During our residency at Milford House, we developed our ongoing project Growing Sculptures From The Land, where we investigate the landscape through performative sculpture making. Using mud, cloth, stone and sound.
We started from the writings of Schelling about the cosmological intricacies of the system of nature, art and culture, just as much as BBC documentary series Around The World In 80 Gardens, alongside the concrete ideas of borders, nations and communities in relation to mud.
Reading sections from Timothy Morton All Art Is Ecological, Thomas Nail Theory Of The Earth, and Fredric Jameson Archaeologies Of The Future, we developed thinking about co-existence, re-wilding, place and space. We saw the layers of fallen trees and undergrowth growing out of the destruction of the old, into hypercities of bugs and critters, birds and plant life. We have been particularly inspired by the idea that everything emits time, as well as the deep understanding of the existence of others. The work became involved in geological relations between the soil, human culture, and nature.
We performed the making by digging the mud material from the ditches, filtering through the cloth and hanging them on the trees; then tending the sculptures day by day until they were ripe. Plucking them from the trees and opening the cloth to reveal the mud shapes, the fire pit dried them into fragile, cracked artworks. We then transferred the sculptures into the screen so they can travel freely. Finally, we placed the remnants of the physical mud sculptures in the public space of Portumna Forest, where they will participate in the ongoing ecosystem dialogue, decomposing, feeding, being part of the ground.
Here’s our Pragmata Collective artist statement:
Pragmata Collective is engaged in art-making with people things and places that are: sometimes private but relate to public; sometimes personal but relate to social; networked, entangled, technological; performed, prescriptive, perchance; researching, learning.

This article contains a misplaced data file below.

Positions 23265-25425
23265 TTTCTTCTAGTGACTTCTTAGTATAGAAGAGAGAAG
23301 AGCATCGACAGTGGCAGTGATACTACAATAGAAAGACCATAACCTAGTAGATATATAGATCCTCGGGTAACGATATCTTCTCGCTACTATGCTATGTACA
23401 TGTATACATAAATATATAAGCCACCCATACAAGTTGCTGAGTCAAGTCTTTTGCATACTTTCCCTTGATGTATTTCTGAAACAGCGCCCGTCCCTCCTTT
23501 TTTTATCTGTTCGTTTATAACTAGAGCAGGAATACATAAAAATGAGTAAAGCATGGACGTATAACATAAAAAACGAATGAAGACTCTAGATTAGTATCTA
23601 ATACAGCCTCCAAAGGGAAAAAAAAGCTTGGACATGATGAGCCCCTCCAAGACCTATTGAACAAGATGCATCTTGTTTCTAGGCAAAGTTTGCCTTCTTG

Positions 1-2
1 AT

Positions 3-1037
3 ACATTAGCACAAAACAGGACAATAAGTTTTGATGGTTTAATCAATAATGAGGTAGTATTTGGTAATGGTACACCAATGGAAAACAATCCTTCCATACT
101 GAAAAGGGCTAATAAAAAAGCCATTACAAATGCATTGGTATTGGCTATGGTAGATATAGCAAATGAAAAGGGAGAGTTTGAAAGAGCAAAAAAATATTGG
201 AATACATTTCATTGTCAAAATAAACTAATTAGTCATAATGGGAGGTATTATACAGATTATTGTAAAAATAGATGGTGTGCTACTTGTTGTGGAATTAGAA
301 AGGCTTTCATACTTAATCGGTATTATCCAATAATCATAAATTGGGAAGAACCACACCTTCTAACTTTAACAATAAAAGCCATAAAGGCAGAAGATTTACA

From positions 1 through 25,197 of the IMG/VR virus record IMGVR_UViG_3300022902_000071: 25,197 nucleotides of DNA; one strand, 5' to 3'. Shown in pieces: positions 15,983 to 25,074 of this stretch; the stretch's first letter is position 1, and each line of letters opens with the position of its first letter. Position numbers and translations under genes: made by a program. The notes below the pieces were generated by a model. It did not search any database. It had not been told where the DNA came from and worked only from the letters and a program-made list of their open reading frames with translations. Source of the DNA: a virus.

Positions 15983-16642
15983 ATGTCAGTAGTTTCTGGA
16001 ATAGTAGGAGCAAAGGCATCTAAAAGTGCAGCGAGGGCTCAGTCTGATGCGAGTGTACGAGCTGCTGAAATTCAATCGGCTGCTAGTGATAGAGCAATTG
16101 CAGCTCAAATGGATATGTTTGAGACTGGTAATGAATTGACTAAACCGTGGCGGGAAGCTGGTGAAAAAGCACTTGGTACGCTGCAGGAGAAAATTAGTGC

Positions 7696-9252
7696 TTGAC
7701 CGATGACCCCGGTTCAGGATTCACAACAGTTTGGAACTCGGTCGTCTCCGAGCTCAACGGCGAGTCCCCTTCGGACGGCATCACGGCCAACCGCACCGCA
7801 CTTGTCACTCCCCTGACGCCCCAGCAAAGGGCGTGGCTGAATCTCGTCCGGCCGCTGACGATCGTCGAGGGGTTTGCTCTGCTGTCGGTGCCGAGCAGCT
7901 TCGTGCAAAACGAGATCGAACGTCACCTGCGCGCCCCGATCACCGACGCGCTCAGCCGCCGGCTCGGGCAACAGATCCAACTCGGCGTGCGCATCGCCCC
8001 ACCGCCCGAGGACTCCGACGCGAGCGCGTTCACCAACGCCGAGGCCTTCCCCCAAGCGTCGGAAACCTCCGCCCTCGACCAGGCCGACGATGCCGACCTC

Pragmata is the collaborative practice of artists Adele Lazzeri and Toby Tobias Kidd.
Adele’s research and art practice revolve around sculptural experiments as philosophical enquiries into the geological-cosmological relations between art and nature.
Kidd’s critical and conceptual art practice is a celebration of the evolving idea through experimentation, futurity, pop-song and dialogue.
Is It Safe To Float
Is a new work created from my time at Milford House. As a listener you are greeted by a voice; I feel like I have nothing to say for this yet…things did happen…there was a plan, a proposal of sorts.
There is a sense of ambiguity, doubtfulness or perhaps a statement of failure that sets up the listener within the first few seconds. As a listener you may become confused, mislead, lost or maybe you find
yourself drifting, not listening to the words, you might hear only the sounds of water, splashing, hitting, or swaying. You might hear a soft, whispery, wavey voice that utters throughout; This is an unfinished work.
Everything you hear within the recording was created using the body, after floating at Portumna, I dragged my freezing body out the water, to try and remember fleeting thoughts. I kept my notebook close, water droplets poured onto the pages, causing ink spillages, torn bits and a pond of incoherent words that resembled water drawings rather than textual things. I spent my time at Milford House floating through these pages, gathering voices along the way.